only ensured that the members and joints of the structure have adequate ductility and energy dissipation capacities and the structure as a whole will fail in a preferred collapse mechanism. The type of collapse mechanism developed largely dictates the overall ductility and energy dissipation capacity of the frame and so capacity design is invariably carried out. In capacity design, the type of collapse mechanism required is pre-decided and
attempts are made to make sure that no other mechanism develops. In multi-story frames, the strong column-weak beam mechanism is preferred since this mechanism requires the formation of many plastic hinges and also the plastic rotation capacity required at the hinges is less (Figure 2.13). The term plastic rotation capacity is used in place of ductility when talking about the moment-rotation curve instead of the usual force-deformation curve.
The characteristics of earthquake loads were described. The dual strategy of ensuring elastic response under moderate earthquakes and preventing collapse under a severe earthquake was explained. The properties of the structure, particularly ductility and hysteretic energy dissipation capacity, which aid in resisting earthquake loads, were pointed out. The architectural considerations, which can simplify the design process and assure good seismic performance, were described. The elastic and inelastic response prediction methods such as seismic coefficient, response spectrum and time-history analysis were explained. The background concepts on which most codal provisions are based were also explained. Guidelines to improve the seismic behaviour of steel structures were given at the material,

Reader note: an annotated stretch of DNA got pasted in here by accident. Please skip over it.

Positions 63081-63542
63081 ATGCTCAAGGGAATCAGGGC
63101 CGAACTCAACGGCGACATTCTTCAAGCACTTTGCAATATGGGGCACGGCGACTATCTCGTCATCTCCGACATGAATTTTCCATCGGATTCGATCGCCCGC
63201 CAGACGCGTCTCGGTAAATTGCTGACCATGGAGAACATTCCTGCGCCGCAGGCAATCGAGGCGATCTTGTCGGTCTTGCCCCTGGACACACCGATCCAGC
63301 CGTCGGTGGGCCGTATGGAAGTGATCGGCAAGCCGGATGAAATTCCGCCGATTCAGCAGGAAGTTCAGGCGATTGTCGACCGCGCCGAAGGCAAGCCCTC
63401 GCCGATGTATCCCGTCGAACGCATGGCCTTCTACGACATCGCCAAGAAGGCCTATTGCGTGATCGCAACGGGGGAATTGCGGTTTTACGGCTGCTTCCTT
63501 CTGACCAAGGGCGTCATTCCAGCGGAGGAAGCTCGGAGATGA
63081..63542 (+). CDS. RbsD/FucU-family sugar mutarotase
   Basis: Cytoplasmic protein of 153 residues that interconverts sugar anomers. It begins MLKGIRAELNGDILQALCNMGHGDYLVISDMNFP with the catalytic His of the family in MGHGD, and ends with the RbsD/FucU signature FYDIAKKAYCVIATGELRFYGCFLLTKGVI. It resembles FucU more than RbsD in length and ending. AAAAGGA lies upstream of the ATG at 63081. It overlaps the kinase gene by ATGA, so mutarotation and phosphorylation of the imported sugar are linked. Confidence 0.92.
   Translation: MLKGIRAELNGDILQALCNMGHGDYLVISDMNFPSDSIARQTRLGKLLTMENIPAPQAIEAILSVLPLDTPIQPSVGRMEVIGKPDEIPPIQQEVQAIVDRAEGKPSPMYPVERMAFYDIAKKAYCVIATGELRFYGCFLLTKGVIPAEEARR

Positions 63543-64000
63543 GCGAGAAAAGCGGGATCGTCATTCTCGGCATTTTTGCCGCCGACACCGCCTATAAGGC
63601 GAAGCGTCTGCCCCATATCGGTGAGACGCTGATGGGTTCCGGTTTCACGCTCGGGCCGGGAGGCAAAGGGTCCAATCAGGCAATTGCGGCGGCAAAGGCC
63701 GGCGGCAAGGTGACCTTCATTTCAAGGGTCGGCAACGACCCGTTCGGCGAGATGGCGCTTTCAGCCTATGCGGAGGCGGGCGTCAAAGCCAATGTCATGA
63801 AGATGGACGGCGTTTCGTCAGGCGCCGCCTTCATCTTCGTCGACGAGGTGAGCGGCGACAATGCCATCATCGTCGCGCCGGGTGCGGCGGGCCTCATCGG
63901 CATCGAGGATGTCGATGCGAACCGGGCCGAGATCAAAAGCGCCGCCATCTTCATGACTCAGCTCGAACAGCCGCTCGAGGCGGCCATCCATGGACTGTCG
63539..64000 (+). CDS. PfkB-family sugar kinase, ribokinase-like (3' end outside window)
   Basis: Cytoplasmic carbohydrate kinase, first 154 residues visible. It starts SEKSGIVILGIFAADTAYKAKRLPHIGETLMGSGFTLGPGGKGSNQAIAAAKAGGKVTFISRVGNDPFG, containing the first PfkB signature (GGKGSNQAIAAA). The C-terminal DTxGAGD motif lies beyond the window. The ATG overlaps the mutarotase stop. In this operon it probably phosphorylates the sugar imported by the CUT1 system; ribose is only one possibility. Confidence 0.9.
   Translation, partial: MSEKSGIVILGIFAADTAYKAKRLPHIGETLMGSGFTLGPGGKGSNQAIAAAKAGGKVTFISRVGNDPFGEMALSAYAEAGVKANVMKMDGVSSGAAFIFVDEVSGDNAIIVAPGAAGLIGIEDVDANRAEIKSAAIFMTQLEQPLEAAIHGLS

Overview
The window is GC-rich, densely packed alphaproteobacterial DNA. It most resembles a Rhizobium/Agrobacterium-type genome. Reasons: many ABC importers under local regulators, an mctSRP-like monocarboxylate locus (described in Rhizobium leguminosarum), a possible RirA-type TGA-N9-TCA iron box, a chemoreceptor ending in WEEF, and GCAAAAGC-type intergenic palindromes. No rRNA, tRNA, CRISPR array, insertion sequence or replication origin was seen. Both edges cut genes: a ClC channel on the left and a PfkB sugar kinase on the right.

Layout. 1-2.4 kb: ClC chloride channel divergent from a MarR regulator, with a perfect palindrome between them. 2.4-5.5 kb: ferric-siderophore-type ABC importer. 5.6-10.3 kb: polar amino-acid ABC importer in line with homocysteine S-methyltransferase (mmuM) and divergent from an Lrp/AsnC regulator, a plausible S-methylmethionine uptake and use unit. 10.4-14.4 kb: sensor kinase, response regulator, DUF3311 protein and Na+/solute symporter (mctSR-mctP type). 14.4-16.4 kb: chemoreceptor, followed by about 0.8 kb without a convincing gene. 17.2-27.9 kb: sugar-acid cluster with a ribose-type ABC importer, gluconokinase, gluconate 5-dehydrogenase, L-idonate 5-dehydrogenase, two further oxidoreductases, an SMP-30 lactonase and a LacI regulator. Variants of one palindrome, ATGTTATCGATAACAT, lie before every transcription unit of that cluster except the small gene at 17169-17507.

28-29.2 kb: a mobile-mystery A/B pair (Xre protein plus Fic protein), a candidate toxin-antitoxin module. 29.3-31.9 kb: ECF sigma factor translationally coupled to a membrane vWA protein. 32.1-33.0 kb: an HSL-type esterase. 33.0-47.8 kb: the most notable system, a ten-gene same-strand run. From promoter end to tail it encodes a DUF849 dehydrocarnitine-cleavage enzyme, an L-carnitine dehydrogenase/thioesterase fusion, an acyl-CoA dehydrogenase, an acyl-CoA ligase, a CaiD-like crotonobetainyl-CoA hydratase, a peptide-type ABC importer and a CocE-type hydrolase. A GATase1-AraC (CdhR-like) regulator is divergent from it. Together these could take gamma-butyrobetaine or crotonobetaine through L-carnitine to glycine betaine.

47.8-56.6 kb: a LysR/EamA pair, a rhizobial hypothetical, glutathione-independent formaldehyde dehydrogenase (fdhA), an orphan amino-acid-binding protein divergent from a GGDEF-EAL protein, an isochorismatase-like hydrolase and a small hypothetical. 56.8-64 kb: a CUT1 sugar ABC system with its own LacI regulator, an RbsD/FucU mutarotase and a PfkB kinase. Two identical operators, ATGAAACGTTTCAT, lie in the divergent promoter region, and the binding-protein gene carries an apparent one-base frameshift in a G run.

member and structure levels. In particular, the hysteretic behaviour and collapse modes of bracing members and flexural members with various cross-sections were described in detail. The behaviour of lateral load resisting systems such as bracings and moment resistant frames was described. The concept of capacity design, which aims at maximising the energy dissipation capacity of moment resisting frames by choosing an appropriate collapse mechanism, was explained. Finally, an overview of special devices and systems, which can be used to control the response and thus reduce the design forces for members, was given. Retrofit of Non-Engineered Buildings